The $20 million java settlement reached last week between Sun Microsystems Inc. and Microsoft Corp. could lead to even sharper battle lines in the companies' platform war.
The $20 million java settlement reached last week between Sun Microsystems Inc. and Microsoft Corp. could lead to even sharper battle lines in the companies platform war.
For developers committed to one technology or the other, the settlement will have little impact, but for those using a mix of both, it will cause integration problems and other headaches.
"Unfortunately, this appears to be a damaging blow for the Java development community who code on the Microsoft platform," said Tim Huckaby, president of InterKnowlogy LLC, an e-business development company and a Microsoft partner in Carlsbad, Calif.
Having software engineers skilled in Java, C++ and Visual Basic has been particularly useful with integration projects, Huckaby said. If the companies dont agree on technology, "we might be looking at using the wrong tools for the right job in some instances. Thats not a good thing," he said.
The resolution of Suns three-plus-year lawsuit against the Redmond, Wash., company limits Microsofts Java license to existing products with its own Java virtual machine and Visual J++ for seven years.
"This creates a ... schism," said Tim Bray, co-author of XML (Extensible Markup Language), in Vancouver, British Columbia. "As part of .Net, theres talk of C# [C-sharp] and a glaring absence of Java. I think its a problem. If you look at the rest of the industry, it is becoming fairly Java-centric," on the server side, Bray said.
Some developers said that the deal might detract from Java on clients by requiring a plug-in, but others said that most Java these days is on the back end.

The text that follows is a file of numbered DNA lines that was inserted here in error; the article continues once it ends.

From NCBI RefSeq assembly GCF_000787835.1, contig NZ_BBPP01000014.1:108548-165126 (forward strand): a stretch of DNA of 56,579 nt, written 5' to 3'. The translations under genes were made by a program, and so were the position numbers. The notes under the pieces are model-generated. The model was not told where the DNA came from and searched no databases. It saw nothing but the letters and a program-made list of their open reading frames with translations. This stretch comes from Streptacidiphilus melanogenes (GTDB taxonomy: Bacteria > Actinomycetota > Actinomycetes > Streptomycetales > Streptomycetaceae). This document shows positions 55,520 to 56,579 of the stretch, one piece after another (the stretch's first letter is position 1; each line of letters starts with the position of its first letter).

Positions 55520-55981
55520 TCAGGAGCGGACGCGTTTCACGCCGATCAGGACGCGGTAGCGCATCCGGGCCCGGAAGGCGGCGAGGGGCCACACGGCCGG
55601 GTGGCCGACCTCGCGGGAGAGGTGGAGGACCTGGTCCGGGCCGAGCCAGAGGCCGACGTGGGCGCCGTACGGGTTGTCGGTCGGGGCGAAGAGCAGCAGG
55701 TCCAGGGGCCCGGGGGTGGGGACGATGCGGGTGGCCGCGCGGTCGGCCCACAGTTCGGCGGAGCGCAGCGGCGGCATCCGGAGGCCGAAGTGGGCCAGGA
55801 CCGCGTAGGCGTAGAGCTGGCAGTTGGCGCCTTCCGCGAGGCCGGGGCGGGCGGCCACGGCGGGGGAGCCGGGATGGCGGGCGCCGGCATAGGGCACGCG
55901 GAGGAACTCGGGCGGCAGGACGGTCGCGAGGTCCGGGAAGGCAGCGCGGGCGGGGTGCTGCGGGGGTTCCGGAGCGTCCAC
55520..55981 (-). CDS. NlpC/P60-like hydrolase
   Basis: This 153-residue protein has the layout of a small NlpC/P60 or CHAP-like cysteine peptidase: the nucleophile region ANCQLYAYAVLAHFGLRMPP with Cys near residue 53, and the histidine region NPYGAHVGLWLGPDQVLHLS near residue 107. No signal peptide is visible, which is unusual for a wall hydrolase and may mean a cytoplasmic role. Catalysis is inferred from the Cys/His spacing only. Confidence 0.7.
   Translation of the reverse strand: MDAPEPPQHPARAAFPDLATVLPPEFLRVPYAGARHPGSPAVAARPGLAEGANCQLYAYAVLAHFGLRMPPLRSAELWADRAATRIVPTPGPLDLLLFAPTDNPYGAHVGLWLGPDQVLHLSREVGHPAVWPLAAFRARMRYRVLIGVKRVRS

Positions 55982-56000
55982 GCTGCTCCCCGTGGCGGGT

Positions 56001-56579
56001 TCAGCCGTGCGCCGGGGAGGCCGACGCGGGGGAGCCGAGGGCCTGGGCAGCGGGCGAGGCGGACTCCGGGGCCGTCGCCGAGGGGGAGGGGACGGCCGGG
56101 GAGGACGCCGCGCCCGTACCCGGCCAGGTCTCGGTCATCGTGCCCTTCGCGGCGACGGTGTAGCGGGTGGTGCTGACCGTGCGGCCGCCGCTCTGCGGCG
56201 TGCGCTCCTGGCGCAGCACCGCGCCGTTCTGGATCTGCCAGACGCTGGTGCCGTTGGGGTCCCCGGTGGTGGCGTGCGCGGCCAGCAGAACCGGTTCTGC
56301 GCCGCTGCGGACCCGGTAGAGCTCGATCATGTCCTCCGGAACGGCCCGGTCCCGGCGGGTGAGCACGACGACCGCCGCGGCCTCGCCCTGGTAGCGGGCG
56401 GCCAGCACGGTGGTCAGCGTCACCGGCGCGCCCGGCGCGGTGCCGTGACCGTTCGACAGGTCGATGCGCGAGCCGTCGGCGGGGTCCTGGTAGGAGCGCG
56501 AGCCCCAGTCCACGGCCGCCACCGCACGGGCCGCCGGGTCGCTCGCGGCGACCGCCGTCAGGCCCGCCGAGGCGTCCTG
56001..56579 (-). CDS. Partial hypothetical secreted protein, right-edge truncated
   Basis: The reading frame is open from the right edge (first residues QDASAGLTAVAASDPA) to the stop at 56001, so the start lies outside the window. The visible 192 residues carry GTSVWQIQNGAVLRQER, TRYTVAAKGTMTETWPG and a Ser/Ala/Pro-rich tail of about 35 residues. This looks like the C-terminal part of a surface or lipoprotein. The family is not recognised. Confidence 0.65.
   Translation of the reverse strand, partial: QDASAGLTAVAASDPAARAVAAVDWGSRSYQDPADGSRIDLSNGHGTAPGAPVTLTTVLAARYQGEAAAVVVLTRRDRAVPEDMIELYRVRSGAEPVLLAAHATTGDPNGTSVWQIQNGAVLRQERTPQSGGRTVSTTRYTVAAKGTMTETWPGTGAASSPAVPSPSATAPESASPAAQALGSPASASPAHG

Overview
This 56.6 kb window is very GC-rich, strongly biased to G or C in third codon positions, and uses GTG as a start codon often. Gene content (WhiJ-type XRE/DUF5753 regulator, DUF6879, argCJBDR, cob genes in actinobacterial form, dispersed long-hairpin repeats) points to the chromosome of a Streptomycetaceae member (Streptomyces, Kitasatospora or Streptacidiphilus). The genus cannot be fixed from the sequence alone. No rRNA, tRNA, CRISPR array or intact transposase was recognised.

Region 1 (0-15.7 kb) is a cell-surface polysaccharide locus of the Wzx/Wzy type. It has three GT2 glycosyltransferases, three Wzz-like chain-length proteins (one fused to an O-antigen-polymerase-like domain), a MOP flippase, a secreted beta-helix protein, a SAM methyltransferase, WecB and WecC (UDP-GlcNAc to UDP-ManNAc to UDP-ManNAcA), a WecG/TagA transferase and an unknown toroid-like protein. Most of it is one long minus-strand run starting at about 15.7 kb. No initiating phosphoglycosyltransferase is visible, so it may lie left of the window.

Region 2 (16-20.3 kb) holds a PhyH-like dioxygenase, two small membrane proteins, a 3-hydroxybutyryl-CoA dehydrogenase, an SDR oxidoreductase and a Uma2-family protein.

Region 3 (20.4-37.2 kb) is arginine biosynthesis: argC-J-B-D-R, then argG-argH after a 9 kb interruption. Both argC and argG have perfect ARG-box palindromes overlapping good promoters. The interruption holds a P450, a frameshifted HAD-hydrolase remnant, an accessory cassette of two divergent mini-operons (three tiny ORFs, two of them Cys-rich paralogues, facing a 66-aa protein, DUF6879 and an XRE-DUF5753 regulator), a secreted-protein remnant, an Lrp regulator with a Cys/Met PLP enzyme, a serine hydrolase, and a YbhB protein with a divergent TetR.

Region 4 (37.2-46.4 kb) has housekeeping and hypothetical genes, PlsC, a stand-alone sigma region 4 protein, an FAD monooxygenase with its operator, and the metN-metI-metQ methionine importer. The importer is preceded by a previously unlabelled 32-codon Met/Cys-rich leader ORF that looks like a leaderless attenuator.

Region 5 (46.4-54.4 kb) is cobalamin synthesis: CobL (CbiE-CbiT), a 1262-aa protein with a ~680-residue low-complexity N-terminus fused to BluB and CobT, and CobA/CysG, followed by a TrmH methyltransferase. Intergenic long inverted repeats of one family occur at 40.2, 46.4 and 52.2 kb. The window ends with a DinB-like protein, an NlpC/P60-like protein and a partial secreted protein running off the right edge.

"This is definitely going to divide it into two camps: Microsoft and everybody else," said Alex Hochberger, CEO of Feratech Inc., a development shop in Boston. "Im not sure who has the edge in that." Chris Toomer, technical architect for Interlink Group Inc., of Denver, said the settlement will hasten the adoption of C#, which is in early beta, by developers currently using a mix of Java and C++ or Visual Basic.
But others said that languages are becoming less important as new technologies that allow greater interoperability, such as Simple Object Access Protocol and XML, take center stage.
Microsoft downplayed the effect of the settlement on its developers. While Visual J++ is not being adapted for .Net, Microsoft Product Manager Tony Goodhew said Version 6.0 will be available as a separate install.
Goodhew said Microsoft will ensure backward compatibility for developers who use its Java tools. Toward that end, the company last week announced the creation of Java User Migration Path to .Net, dubbed JUMP to .Net, which is a set of tools to help Visual J++ and other Java users migrate Java applications to .Net. Its due in beta later this year.